US: GM to repay Uncle Sam by June
General Motors Co plans to repay about US$8bn in debt to the United States and Canada by June, speeding payback of the first portion of its bailout.
"We intend to pay the debt," chairman and acting chief executive Ed Whitacre said in his first meeting with media on Tuesday. "We'll be done by June."
Whitacre's comments marked the first time GM had committed to repaying its government loans within a year after it filed for bankruptcy in a restructuring steered by the Obama administration, Reuters noted.
Whitacre said he was not sure how long he would serve as the automaker's top executive after taking on the interim role following the abrupt departure of Fritz Henderson.
"I'm enjoying it," Whitacre told Reuters when asked about his new role as acting CEO.
Though he said he did not intend to stay for long as CEO, he had not set a time for stepping aside with GM's 12-member board. His pay as CEO will be discussed by the compensation committee of GM's board next year.
"Do I want to do it long term? I told the board no, but I haven't defined that. I can't even define that myself," Whitacre said.
Within two weeks, he expects to announce a new chief financial officer to replace Ray Young, who is being transferred to GM's Shanghai-based international operations.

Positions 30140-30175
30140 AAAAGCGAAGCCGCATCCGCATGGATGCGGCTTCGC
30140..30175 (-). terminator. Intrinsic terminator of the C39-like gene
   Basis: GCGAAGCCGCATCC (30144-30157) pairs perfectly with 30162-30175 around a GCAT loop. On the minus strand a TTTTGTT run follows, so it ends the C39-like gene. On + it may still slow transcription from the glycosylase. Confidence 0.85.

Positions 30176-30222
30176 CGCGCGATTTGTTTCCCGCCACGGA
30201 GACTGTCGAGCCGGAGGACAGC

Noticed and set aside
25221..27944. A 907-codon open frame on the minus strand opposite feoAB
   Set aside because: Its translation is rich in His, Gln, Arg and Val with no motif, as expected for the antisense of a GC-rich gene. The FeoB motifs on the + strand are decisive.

No candidates for a permanent CEO have been identified yet and the search for an outside candidate could be complicated by pay restrictions set by the US Treasury.
"We can't pay people a whole lot of money here, so that focuses you a little bit more internally," Whitacre said.
He said GM's board had differed with Henderson on whether the automaker should sell its European Opel unit but a range of considerations had led directors to conclude it was time for new leadership.
"I think the board wanted to change things, do things a little differently, go in a different direction," Whitacre said.
"The board disagreed with Fritz on Opel. I don't think that's any secret," he said.
"The board looked at it and said this is a valuable asset. Why should we sell it for something that probably wasn't enough money when we can do something with it. We just disagreed and the board wanted to have Opel."
Whitacre said he had no timetable for a relisting of GM shares through an initial public offering. Henderson had said an IPO would be possible as early as the second half of 2010.
"We don't have a specific time frame for an IPO. We have some things we have to do internally. We have to produce results," Whitacre added.
When GM has paid off its $8.1bn in government debt by June, it will have cut its current $17bn debt almost in half. The automaker previously said it could then seek a private line of credit from banks, Reuters said.